Ex-Teachers CEO Jim Leech named special advisor for new Canada Infrastructure Bank
Prime Minister Justin Trudeau turns to pension investment expert as plans take shape for new funding model
Prime Minister Justin Trudeau has named Jim Leech special advisor for the new Canada Infrastructure Bank.
Leech is a former CEO of one of the world's largest pension funds, the Ontario Teachers' Pension Plan. Since his retirement in 2014, he's been an adviser to the Ontario Liberal government, leading a review of the sustainability of the province's electricity sector pension.
In a release from the Prime Minister's Office Friday, Trudeau referred to Leech's "immense knowledge and experience," saying he was "confident that he will help ensure a smooth and successful launch of the Canada Infrastructure Bank."
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The release said Leech will work with the Privy Council Office and the offices of Infrastructure Minister Amarjeet Sohi and Finance Minister Bill Morneau to build an implementation team and get the new organization off the ground. It promises an "open and transparent process" to recruit future board members.
Leech said in a statement Friday he was honoured to be asked to contribute to moving the bank from concept to reality.
"I believe that, if done right, an infrastructure bank will give Canada a competitive advantage in the global quest for infrastructure funding and development," he said in a release issued by Queen's University in Kingston, Ont., where he currently serves as chancellor.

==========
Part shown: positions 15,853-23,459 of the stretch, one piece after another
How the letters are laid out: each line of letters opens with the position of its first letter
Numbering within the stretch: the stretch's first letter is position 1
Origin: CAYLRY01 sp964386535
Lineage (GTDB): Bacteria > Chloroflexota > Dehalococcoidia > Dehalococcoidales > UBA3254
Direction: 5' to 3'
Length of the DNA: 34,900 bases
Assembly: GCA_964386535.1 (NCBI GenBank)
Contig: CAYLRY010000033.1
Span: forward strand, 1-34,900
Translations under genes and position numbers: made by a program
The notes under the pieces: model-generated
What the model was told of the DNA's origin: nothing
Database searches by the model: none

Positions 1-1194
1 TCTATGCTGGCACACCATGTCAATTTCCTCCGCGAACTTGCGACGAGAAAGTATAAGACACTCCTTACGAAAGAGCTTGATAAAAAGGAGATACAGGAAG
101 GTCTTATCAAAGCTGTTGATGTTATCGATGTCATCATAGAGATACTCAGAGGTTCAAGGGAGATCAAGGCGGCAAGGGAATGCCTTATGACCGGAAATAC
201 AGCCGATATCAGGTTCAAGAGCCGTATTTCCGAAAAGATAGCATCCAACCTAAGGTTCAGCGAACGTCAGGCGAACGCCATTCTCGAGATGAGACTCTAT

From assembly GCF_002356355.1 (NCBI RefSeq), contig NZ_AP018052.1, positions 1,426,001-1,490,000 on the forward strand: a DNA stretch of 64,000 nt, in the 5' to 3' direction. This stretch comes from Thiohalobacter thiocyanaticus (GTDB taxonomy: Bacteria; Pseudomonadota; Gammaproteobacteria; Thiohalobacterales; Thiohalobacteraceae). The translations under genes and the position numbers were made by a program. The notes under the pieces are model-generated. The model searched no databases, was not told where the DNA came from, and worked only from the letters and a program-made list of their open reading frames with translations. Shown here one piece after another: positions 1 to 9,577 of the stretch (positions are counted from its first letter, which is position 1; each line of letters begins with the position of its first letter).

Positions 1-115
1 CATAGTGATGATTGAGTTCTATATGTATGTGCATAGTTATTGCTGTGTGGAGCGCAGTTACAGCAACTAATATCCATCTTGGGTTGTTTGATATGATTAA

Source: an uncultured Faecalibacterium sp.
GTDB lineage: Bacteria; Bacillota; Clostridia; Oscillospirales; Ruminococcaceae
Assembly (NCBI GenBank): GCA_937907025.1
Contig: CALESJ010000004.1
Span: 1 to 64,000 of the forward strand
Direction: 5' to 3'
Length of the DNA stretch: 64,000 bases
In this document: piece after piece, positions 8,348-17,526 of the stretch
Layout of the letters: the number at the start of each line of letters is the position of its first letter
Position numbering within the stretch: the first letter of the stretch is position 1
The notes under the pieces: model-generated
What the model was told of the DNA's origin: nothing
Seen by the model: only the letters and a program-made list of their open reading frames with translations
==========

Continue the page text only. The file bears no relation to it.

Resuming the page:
The creation of the infrastructure bank was announced in Morneau's fall economic statement as part of the government's overall infrastructure investment plans.
Although touted as an effective way to ensure more projects get built quickly across Canada, very little about the new entity has been revealed in the months since.
Bank may manage up to $35B
Legislation to create the bank will come after the federal budget, expected in the coming few weeks.
The bank is intended to work with other levels of government to "further the reach" of federal infrastructure spending using a broad range of financial instruments, including loans and equity investments.
Last fall, the government suggested the bank would manage up to $35 billion: $15 billion from the federal infrastructure funding announced last year and an estimated $20 billion sought from private investors.
The public money, the government said, would fund projects that wouldn't normally be able to provide a return for private investors.
For other more profitable projects, the bank may attract "as much as four or five dollars in private capital for every tax dollar invested," Morneau said last fall.
"Potential investors have said projects need to be worth $500 million or more for them to invest," said Conservative infrastructure critic Dianne Watts Friday. "That's a lot of risk to put on taxpayers for something that will only benefit the large urban centres."
The Liberals have touted the new bank as an innovative way to put private capital to work building much-needed infrastructure.
Leech was credited with innovative decision-making during his tenure at Teachers, a highly-influential public pension manager because of its large size and investment scope. He eliminated the plan's funding deficit and its returns performed among the top-ranked funds of its kind internationally during his tenure.